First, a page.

to make up the solid backbone of any community.

Herbert James Crandall was born in Westfield. Oct.
18, 1890. He was educated in the public and high



schools of W'estrield and Peekskill Military Academy,
Peekskili, X. V. Since leaving school, he has been in
tlie automobile business in Silver Creek, N, Y., as agent
for the Buick Motor Company. He is a member of
various clubs and fraternal orders. In politics he is a
Republican, and in religion a Presbyterian. He mar-
ried, in Buffalo, X. Y.. Tune 29. 1915, Marguerite Eldora
Xe Mover, daughter of Henry W, and Mary Jane Xe

William Bell Crandall was born in Westtield. Sept,
20, 1S02, He attended as a lad the public and high
schools of Wesiheld. He then matriculated in the Val-
paraiso University in Indiana, and was graduated from
that institution, where he took a business course, in
Islli. Upon completing his studies, Mr, Crandall pur-
chased the hardware business of H. W. Gibbs & Com-
pany and formed a partnership with C, D, Bell, with
whom he conducted this business very successfully for
about si.x years. When the United States entered the
great World War, Mr. Crandall at once gave up his
business to do his part in the effort of his country and
enlisted, May 6, 1918. in the United States Army, being
sent to Camp Wheeler, Georgia, to take part in convoy
work. He was connected with the io6th, the supply
train of the 31st Division, and was sent with that body
to France, landing in Brest in September, 1918. From
there he went to Bordeaux, the supply base of the
United States .\rmy, and became a member of the out-
fit attached to the Motor Transfer Corps which carried
supplies to the front. He was promoted to the rank of
corporal. On account of his father's death he was at-
tached to a casual company and reached the United
States two months earlier than his company, being hon-
orably discharged at Camp Mills, Long Island, May 12,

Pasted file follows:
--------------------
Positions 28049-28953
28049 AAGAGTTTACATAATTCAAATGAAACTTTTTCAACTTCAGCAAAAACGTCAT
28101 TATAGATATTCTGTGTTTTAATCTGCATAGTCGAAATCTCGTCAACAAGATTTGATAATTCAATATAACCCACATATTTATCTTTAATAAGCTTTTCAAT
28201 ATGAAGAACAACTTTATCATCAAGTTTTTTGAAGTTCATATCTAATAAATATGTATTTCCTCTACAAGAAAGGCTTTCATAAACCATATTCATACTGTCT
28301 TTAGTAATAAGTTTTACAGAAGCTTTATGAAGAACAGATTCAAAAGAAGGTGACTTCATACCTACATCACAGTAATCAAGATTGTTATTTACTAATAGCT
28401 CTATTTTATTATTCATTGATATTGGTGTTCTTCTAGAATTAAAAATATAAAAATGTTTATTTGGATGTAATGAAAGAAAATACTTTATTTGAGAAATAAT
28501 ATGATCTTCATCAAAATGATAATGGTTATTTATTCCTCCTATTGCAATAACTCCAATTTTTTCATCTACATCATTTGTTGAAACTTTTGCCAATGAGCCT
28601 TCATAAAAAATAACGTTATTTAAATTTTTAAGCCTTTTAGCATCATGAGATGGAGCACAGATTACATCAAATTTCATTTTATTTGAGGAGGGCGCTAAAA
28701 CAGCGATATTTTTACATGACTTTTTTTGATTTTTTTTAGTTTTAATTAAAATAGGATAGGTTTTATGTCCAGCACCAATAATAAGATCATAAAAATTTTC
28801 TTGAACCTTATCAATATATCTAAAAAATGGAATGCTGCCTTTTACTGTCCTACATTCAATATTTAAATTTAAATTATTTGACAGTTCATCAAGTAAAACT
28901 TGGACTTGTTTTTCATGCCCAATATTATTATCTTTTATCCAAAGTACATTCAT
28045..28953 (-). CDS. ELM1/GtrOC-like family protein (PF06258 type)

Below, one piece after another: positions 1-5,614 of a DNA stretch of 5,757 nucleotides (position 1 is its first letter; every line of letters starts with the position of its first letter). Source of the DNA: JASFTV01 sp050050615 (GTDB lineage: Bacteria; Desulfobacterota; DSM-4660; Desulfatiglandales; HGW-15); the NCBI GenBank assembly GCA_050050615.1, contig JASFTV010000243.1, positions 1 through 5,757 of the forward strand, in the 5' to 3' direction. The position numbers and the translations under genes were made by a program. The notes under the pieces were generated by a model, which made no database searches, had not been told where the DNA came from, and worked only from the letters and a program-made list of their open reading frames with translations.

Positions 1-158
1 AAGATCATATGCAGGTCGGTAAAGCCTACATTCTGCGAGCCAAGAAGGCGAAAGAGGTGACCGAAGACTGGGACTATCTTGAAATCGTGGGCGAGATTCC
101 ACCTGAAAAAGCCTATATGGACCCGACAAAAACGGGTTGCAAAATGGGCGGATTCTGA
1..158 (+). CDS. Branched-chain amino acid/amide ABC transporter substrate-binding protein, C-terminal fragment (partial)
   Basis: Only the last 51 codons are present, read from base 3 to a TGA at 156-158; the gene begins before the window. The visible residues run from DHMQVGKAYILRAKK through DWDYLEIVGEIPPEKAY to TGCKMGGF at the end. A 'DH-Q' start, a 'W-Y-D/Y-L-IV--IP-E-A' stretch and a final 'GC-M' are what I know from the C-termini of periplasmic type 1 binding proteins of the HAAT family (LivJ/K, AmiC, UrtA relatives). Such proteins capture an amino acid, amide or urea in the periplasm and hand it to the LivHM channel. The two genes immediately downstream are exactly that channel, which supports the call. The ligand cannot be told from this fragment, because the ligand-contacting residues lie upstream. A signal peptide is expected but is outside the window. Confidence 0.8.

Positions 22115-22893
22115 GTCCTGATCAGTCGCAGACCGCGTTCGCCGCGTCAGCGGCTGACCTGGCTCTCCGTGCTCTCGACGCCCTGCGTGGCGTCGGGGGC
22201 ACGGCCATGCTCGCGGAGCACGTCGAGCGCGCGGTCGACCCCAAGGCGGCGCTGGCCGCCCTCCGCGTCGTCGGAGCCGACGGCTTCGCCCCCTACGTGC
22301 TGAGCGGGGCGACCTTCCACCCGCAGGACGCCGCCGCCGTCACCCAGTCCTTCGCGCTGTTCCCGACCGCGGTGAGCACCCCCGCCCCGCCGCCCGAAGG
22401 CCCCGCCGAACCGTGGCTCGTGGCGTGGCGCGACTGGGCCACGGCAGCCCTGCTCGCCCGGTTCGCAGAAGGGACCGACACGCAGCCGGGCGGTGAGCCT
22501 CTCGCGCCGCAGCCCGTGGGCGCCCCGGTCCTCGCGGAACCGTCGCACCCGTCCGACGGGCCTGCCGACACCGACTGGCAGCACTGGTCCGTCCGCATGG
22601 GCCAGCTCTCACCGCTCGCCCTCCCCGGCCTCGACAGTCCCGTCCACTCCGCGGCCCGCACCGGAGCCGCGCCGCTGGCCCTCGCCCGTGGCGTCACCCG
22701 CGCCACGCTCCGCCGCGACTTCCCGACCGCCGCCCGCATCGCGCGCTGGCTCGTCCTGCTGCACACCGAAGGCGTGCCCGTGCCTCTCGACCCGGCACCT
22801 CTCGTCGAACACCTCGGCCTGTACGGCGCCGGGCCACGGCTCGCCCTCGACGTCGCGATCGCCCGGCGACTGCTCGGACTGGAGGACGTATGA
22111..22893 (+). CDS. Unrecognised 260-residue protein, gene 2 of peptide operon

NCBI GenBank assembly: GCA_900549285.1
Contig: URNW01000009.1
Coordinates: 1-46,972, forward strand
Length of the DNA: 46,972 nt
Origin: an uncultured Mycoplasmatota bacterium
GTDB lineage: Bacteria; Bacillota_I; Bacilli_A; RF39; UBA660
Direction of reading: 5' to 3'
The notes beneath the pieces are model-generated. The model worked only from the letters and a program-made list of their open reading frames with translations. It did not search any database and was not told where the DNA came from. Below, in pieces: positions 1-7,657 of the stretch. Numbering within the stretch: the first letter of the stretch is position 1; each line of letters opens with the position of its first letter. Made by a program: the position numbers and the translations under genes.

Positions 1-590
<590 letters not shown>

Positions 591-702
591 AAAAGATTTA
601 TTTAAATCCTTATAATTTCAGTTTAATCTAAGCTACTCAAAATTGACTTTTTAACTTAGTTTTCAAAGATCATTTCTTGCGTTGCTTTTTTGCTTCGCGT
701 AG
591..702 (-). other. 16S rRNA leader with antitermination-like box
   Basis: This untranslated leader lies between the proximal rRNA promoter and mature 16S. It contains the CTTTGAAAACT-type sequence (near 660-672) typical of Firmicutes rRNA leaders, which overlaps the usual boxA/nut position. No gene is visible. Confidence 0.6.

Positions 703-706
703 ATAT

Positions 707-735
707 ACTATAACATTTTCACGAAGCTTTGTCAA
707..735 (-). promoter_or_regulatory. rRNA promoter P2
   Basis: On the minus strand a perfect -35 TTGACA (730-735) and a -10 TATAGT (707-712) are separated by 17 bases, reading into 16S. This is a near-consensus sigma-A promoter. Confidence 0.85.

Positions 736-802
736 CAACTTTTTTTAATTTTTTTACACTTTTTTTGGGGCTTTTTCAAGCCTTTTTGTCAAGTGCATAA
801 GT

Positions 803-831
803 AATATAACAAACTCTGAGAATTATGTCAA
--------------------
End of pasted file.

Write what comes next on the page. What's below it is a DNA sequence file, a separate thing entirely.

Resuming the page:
IQIO. Upon returning to Westlield, Mr. Crandall re-
sumed his father's undertaking business in partnership
with Mr. Guy Carpenter, which they conduct to the
present time. In politics, Mr. Crandall is a Republican,
and in religion a Presbvterian.

S. RAY FAIRBANKS— Among the attorneys of
Frcdonia, X, Y., may be mentioned S. Ray Fairbanks,
who occupies a prominent place in the community. Mr.
Fairbanks was born in Cherry Creek township, Chau-
tauqua county, X', Y.. on his father's farm, Feb. 7, 1876,
and is a son of Monroe and Ellen F. (James) Fairbanks.
The elder Mr. Fairbanks is a farmer and is still con-
ducting his own farm, despite his seventy odd years.
He is one of the sturdy old "gentlemen of the old
school," and is well known In his vicinity.

While still a child, S. Ray Fairbanks accompanied
his parents to the village of Cherry Creek, and it was in
this place that he received a portion of his elementary
education. The family did not remain here very long,
however, but returned to the farm, and S. Ray attended
the district schools, later entering the Ellington High
School, where he was prepared for college, and gradu-
ated from this institution in 1895. He then taught in
th': di-trict school for a short period of time. In the
fall of li"/>. he ma'ricuhited in Valparaiso University
in Valparaiso, Ind., taking a course in law, afterwards
amending the Chicago Law Schofil, where he obtained
thi degrr-e of LL. B. in the spring of iH'jH. During the
Spanish-American War, he and four meml^rs of his

class answered the first call of President McKinley for